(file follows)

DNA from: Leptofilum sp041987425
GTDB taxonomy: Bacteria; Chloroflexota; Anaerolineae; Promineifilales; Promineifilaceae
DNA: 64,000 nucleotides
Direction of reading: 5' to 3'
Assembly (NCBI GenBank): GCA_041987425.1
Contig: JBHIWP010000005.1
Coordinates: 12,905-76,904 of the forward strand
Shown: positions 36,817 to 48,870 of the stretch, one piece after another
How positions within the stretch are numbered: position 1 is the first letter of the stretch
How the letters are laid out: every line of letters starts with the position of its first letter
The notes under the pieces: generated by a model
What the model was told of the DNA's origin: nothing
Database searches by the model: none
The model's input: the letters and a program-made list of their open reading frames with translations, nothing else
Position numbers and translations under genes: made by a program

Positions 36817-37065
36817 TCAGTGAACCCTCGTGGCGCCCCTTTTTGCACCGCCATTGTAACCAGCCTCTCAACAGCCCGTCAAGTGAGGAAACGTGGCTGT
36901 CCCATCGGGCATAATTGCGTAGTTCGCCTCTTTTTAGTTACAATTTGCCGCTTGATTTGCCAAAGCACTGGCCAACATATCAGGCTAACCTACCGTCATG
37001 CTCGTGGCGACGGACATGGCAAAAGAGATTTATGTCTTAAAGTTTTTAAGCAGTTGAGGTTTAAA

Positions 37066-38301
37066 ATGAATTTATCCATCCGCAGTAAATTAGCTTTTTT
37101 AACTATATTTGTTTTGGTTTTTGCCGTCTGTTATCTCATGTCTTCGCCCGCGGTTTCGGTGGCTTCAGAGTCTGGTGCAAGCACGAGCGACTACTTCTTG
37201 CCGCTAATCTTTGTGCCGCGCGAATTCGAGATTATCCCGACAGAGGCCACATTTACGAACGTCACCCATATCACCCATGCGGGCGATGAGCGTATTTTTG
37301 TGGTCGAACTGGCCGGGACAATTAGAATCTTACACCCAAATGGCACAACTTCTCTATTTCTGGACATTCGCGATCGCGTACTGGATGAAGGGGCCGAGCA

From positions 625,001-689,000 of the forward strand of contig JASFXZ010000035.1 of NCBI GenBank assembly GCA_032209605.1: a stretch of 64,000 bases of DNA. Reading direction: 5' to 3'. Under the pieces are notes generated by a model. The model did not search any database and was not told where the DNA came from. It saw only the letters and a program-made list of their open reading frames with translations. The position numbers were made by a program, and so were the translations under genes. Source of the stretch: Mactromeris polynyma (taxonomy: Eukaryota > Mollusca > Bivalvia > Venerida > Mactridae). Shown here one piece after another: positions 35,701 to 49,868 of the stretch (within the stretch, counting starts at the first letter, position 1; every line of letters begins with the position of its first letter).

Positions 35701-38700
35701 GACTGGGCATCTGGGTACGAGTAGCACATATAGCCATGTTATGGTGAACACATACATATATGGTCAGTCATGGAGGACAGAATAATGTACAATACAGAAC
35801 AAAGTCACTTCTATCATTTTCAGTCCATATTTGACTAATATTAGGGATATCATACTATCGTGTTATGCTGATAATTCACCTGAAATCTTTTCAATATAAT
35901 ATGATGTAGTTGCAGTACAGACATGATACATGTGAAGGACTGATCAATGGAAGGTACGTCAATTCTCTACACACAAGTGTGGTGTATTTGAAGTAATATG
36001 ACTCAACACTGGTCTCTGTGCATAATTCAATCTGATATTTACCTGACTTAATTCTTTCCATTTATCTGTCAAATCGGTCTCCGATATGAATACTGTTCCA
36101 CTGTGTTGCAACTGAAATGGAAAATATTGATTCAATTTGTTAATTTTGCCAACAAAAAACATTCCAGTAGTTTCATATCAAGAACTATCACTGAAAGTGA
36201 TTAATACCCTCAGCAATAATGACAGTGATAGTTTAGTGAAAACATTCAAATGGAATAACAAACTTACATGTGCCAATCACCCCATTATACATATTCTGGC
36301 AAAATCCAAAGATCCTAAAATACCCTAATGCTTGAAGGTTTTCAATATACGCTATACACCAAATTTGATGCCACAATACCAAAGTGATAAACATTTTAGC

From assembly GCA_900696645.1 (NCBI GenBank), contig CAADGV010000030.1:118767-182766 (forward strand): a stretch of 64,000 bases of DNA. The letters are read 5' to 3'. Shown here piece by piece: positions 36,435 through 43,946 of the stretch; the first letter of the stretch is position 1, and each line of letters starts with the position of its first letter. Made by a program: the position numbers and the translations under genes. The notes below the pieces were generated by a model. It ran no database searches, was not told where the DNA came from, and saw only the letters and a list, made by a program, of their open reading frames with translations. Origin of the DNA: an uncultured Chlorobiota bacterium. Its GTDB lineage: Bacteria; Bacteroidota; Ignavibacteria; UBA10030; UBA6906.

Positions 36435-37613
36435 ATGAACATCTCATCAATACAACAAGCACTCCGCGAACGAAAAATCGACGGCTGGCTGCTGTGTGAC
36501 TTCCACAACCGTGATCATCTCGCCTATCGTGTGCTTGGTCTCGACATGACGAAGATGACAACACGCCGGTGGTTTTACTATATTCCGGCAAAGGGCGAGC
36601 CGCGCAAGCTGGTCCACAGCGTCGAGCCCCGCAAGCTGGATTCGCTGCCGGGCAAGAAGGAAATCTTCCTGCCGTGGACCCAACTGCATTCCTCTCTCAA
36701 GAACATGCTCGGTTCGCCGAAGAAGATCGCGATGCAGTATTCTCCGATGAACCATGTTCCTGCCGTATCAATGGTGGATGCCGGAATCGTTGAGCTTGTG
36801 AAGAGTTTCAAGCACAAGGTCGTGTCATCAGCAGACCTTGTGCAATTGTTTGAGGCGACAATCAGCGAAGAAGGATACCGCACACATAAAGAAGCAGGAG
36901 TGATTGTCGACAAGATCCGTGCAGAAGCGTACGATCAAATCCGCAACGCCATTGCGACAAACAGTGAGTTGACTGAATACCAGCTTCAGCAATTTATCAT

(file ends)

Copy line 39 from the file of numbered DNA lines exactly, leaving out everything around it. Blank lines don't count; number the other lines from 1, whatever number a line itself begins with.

36701 GAACATGCTCGGTTCGCCGAAGAAGATCGCGATGCAGTATTCTCCGATGAACCATGTTCCTGCCGTATCAATGGTGGATGCCGGAATCGTTGAGCTTGTG